DALLAS (CBSDFW.COM) – Everyday life is about to get more expensive in Dallas. Wednesday the city council approved a natural gas rate hike. Atmos Energy wanted $9 million, but the city negotiated it down to $6 million.
The deal works out to about $2 more for each home – each month. So what happens to cities that take their fight all the way to the state?
The City of Dallas negotiated with Atmos and got the company to significantly lower its initial rate hike amount. Some city council members even wanted to keep fighting, opposing the increases altogether.
CBS 11 News looked at state records.
Councilmember Bill Callahan asked, “When I see Atmos making record profits and record net income, why do they need the extra money?”
While the Dallas City Council wasn’t eager to raise the price of natural gas, most councilmembers believed the deal they struck was likely the best they’d get.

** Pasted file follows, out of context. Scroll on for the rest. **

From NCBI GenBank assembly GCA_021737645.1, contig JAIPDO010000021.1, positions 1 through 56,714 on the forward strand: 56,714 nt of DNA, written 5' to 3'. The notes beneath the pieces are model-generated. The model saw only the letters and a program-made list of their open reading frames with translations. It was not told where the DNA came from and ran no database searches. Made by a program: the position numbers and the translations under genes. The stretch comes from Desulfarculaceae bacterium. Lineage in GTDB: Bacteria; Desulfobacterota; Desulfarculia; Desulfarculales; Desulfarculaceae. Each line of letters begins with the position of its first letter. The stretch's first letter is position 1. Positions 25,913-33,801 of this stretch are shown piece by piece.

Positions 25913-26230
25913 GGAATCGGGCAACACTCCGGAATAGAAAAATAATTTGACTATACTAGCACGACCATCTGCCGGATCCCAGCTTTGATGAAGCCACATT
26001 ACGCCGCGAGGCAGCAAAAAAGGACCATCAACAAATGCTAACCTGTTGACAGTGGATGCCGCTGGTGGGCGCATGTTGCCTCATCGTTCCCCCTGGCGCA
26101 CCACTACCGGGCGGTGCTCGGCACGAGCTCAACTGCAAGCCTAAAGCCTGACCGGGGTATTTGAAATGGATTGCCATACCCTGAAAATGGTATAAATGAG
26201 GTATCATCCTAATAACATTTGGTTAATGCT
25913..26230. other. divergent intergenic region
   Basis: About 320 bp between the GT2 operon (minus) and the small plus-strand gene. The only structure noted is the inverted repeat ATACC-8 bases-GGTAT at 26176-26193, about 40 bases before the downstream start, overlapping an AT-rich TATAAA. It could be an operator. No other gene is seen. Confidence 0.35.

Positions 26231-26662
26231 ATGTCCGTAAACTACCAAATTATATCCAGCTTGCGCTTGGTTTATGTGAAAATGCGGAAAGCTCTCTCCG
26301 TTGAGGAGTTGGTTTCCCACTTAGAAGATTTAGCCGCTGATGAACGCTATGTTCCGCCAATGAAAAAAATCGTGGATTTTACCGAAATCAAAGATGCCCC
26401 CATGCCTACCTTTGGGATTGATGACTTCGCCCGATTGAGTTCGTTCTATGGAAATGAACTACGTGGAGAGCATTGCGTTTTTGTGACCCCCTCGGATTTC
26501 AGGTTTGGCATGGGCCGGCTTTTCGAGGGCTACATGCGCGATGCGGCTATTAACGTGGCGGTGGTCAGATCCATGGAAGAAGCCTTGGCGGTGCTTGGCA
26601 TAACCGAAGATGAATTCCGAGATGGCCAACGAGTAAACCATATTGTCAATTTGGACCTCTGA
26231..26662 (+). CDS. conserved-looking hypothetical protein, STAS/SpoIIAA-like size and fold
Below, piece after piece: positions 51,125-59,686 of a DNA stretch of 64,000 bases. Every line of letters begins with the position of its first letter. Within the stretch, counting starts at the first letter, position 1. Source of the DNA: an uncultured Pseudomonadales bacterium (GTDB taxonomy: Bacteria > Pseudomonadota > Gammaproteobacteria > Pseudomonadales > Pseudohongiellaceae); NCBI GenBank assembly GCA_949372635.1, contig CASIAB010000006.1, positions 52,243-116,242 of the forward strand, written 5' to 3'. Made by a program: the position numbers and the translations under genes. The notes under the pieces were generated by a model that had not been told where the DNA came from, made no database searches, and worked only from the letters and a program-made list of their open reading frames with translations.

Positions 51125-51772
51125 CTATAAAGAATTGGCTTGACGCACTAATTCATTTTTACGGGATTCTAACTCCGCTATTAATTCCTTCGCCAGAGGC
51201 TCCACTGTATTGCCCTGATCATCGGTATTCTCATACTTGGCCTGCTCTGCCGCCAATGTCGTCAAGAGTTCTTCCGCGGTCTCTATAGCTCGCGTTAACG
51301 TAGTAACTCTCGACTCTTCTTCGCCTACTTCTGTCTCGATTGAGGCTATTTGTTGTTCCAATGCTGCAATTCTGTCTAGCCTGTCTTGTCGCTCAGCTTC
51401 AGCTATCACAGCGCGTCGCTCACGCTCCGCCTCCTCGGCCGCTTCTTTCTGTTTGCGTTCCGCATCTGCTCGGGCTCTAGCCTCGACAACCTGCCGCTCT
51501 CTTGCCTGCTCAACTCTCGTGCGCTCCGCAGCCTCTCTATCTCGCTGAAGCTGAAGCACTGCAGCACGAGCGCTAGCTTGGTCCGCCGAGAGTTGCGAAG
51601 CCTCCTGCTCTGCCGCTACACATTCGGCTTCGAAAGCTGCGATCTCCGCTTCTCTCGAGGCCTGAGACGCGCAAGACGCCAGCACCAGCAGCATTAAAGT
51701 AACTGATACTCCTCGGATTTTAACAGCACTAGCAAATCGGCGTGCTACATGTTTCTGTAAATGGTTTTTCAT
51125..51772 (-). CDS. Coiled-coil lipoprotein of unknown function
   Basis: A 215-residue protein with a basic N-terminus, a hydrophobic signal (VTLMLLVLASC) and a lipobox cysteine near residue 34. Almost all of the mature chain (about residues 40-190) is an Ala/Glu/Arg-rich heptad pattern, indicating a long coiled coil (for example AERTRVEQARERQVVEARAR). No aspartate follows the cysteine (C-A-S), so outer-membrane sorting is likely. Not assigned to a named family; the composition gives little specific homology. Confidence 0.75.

Councilmember Philip Kingston admitted, “Our city staff fears that if we turn Atmos down and Atmos takes it to the Railroad Commission…that the Railroad Commission is pro-utility and that we’ll end up with a much higher utility increase than we would otherwise get.”
More than 150 other Texas cities, including Fort Worth, Carrollton and Cleburne, refused to approve the rate hike and have vowed to appeal to the Railroad Commission of Texas — the state agency that regulates the natural gas industry.
The CBS 11 I-Team checked state records and discovered that in the last 10 years cities have challenged rate hikes by Atmos five times. Each time, the commission approved the company’s request to raise rates. But the increases were never by as much as Atmos wanted.
In 2010 the Railroad Commission cut a proposed increase by $22 million. In 2014 the agency cut the requested increase amount by $24 million. In both cases, Atmos ended up charging customers about 5-percent less than it initially proposed.
Atmos says it needs the extra money for improvements to infrastructure. But council member Philip Kingston believes the profitable company should be the one to eat the costs – not the taxpayers.
“I’m not telling my taxpayers, my voters, ‘Hey I raised your gas rates when you’re already paying too much.’”
So did Dallas get a better deal by negotiating than it would have by appealing? There’s no way to know for sure – yet.
Some people worried the state would allow Atmos to charge customers the full price it first proposed. And based on history, that seems unlikely.
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